02A03-1312-JT-466
Juvenile. Affirms termination of parental rights.

Tracy L. Oaks v. State of Indiana (NFP)
85A02-1312-CR-1057
Criminal. Affirms sentence following guilty plea to Class B felony dealing in a Schedule I, II or III controlled substance.

In the Matter of the Termination of the Parent-Child Relationship of: G.M. (Minor Child), and R.M. (Mother) v. The Indiana Department of Child Services (NFP)
29A05-1310-JT-509
Juvenile. Affirms termination of mother’s parental rights.

The Indiana Supreme Court and Tax Court posted no opinions by IL deadline. The 7th Circuit Court of Appeals posted no Indiana decisions by IL deadline.
 

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  1. Bill Satterlee is, indeed, a true jazz aficionado. Part of my legal career was spent as an associate attorney with Hoeppner, Wagner & Evans in Valparaiso. Bill was instrumental (no pun intended) in introducing me to jazz music, thereby fostering my love for this genre. We would, occasionally, travel to Chicago on weekends and sit in on some outstanding jazz sessions at Andy's on Hubbard Street. Had it not been for Bill's love of jazz music, I never would have had the good fortune of hearing it played live at Andy's. And, most likely, I might never have begun listening to it as much as I do. Thanks, Bill.

  2. The child support award is many times what the custodial parent earns, and exceeds the actual costs of providing for the children's needs. My fiance and I have agreed that if we divorce, that the children will be provided for using a shared checking account like this one(http://www.mediate.com/articles/if_they_can_do_parenting_plans.cfm) to avoid the hidden alimony in Indiana's child support guidelines.

  3. Fiat justitia ruat caelum is a Latin legal phrase, meaning "Let justice be done though the heavens fall." The maxim signifies the belief that justice must be realized regardless of consequences.

  4. Indiana up holds this behavior. the state police know they got it made.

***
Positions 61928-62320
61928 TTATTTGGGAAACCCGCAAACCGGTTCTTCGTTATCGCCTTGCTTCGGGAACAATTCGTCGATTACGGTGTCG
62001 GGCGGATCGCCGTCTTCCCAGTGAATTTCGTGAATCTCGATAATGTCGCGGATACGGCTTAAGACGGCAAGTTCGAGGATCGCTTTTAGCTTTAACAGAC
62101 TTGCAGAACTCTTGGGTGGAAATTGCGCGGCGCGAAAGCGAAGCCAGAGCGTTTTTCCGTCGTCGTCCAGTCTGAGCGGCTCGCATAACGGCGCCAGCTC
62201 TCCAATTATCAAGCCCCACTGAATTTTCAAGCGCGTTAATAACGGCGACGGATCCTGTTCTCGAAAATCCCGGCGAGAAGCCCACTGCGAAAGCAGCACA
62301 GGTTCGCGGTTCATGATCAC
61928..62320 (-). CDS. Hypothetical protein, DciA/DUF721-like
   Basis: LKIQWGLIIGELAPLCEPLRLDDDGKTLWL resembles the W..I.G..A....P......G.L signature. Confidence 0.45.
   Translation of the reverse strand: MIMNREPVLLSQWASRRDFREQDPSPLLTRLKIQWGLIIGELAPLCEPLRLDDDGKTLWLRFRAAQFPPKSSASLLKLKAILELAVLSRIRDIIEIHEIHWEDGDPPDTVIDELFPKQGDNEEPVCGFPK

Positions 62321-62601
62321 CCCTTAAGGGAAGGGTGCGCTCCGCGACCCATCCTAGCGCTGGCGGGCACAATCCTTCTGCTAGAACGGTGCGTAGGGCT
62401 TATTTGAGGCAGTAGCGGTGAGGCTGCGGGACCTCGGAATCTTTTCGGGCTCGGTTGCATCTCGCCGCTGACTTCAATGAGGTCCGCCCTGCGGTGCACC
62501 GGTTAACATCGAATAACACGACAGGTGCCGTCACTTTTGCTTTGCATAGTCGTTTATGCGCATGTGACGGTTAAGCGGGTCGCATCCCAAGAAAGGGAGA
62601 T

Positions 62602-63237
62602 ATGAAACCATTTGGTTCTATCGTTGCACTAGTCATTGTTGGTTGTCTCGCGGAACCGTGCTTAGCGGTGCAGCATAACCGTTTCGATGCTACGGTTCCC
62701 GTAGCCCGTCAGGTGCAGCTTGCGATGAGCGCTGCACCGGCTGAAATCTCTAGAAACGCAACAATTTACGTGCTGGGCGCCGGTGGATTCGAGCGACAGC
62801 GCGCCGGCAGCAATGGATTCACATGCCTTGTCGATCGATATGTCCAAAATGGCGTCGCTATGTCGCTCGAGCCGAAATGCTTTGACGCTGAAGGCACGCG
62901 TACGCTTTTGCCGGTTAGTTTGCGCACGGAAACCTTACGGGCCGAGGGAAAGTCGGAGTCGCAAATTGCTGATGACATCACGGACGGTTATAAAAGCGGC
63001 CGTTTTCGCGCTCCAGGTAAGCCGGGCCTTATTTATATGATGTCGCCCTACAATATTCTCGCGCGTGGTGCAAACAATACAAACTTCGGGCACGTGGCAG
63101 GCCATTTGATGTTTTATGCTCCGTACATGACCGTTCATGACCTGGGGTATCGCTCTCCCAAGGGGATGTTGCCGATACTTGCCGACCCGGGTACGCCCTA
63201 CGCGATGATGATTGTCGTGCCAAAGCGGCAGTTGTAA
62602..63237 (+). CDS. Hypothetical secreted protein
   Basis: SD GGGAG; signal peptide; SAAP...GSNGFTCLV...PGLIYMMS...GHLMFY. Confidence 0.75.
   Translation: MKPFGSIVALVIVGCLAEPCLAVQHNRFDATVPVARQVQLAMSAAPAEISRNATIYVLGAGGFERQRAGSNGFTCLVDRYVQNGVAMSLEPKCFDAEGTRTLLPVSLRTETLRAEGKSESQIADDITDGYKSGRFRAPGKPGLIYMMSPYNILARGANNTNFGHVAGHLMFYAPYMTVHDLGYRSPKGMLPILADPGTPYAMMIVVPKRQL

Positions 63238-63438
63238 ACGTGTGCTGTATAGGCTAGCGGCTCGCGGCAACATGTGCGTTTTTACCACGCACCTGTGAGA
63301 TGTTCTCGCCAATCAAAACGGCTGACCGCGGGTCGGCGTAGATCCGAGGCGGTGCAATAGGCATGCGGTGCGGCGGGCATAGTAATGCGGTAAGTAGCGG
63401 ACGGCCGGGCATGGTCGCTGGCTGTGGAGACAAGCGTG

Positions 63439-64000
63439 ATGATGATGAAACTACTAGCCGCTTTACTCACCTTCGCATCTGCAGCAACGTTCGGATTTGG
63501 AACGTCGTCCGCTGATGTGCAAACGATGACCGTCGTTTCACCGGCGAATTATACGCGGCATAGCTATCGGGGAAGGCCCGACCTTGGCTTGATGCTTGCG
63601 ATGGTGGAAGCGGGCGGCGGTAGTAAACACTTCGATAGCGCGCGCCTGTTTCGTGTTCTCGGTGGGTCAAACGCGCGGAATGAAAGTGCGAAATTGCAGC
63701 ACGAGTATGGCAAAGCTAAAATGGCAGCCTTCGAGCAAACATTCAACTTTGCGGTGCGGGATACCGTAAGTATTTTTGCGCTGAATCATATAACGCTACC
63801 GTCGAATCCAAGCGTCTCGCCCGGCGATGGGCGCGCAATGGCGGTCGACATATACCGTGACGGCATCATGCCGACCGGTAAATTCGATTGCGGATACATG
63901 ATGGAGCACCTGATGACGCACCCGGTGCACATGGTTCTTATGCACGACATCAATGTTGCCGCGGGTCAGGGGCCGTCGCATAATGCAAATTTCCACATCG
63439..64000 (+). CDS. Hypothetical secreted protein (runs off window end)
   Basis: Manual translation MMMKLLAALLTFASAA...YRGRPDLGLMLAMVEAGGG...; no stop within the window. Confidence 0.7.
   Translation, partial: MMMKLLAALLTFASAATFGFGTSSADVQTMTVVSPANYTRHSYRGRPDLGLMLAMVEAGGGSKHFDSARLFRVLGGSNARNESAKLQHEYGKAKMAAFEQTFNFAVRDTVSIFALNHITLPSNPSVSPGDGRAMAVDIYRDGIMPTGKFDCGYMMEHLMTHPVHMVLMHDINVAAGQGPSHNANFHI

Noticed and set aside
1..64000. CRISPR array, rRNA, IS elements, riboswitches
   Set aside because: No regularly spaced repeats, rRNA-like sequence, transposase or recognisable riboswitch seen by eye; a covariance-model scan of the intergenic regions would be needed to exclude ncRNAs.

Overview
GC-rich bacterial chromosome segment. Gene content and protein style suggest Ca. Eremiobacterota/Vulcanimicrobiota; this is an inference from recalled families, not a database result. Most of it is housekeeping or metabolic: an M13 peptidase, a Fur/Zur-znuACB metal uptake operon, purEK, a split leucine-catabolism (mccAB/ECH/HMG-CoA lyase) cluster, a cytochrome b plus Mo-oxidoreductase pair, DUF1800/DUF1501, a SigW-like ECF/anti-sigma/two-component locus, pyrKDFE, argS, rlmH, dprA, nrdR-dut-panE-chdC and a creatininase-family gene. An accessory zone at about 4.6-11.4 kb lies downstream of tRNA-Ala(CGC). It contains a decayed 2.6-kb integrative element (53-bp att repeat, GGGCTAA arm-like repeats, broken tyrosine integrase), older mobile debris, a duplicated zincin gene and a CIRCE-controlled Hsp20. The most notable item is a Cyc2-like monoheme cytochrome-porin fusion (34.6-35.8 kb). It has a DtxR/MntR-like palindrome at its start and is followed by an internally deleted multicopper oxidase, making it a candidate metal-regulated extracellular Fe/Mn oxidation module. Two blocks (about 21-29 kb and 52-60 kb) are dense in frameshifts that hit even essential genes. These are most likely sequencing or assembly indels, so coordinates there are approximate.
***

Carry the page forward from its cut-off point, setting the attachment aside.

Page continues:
5. Additional Points: -Civility in the profession: Treating others with respect will not only move others to respect you, it will show a shared respect for the legal system we are all sworn to protect. When attorneys engage in unnecessary personal attacks, they lose the respect and favor of judges, jurors, the person being attacked, and others witnessing or reading the communication. It's not always easy to put anger aside, but if you don't, you will lose respect, credibility, cases, clients & jobs or job opportunities. -Read Rule 22 of the Admission & Discipline Rules. Capture that spirit and apply those principles in your daily work. -Strive to represent clients in a manner that communicates the importance you place on the legal matter you're privileged to handle for them. -There are good lawyers of all ages, but no one is perfect. Older lawyers can learn valuable skills from younger lawyers who tend to be more adept with new technologies that can improve work quality and speed. Older lawyers have already tackled more legal issues and worked through more of the problems encountered when representing clients on various types of legal matters. If there's mutual respect and a willingness to learn from each other, it will help make both attorneys better lawyers. -Erosion of the public trust in lawyers wears down public confidence in the rule of law. Always keep your duty to the profession in mind. -You can learn so much by asking questions & actively listening to instructions and advice from more experienced attorneys, regardless of how many years or decades you've each practiced law. Don't miss out on that chance.